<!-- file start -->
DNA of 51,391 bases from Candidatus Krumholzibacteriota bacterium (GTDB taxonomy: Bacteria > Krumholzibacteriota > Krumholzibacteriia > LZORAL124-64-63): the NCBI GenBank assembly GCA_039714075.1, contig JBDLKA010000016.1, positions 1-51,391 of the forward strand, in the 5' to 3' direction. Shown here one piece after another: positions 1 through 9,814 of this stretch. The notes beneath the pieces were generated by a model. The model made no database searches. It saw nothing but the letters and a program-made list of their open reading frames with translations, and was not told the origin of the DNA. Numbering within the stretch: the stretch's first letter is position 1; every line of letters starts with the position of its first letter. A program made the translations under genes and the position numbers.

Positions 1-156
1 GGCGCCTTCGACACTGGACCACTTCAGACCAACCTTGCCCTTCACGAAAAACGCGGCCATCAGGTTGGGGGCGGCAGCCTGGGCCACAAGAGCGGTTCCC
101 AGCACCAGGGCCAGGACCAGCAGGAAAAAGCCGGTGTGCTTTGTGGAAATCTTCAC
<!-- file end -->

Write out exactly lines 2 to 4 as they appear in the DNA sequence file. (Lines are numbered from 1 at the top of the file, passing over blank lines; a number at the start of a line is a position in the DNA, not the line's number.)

Positions 1-156
1 GGCGCCTTCGACACTGGACCACTTCAGACCAACCTTGCCCTTCACGAAAAACGCGGCCATCAGGTTGGGGGCGGCAGCCTGGGCCACAAGAGCGGTTCCC
101 AGCACCAGGGCCAGGACCAGCAGGAAAAAGCCGGTGTGCTTTGTGGAAATCTTCAC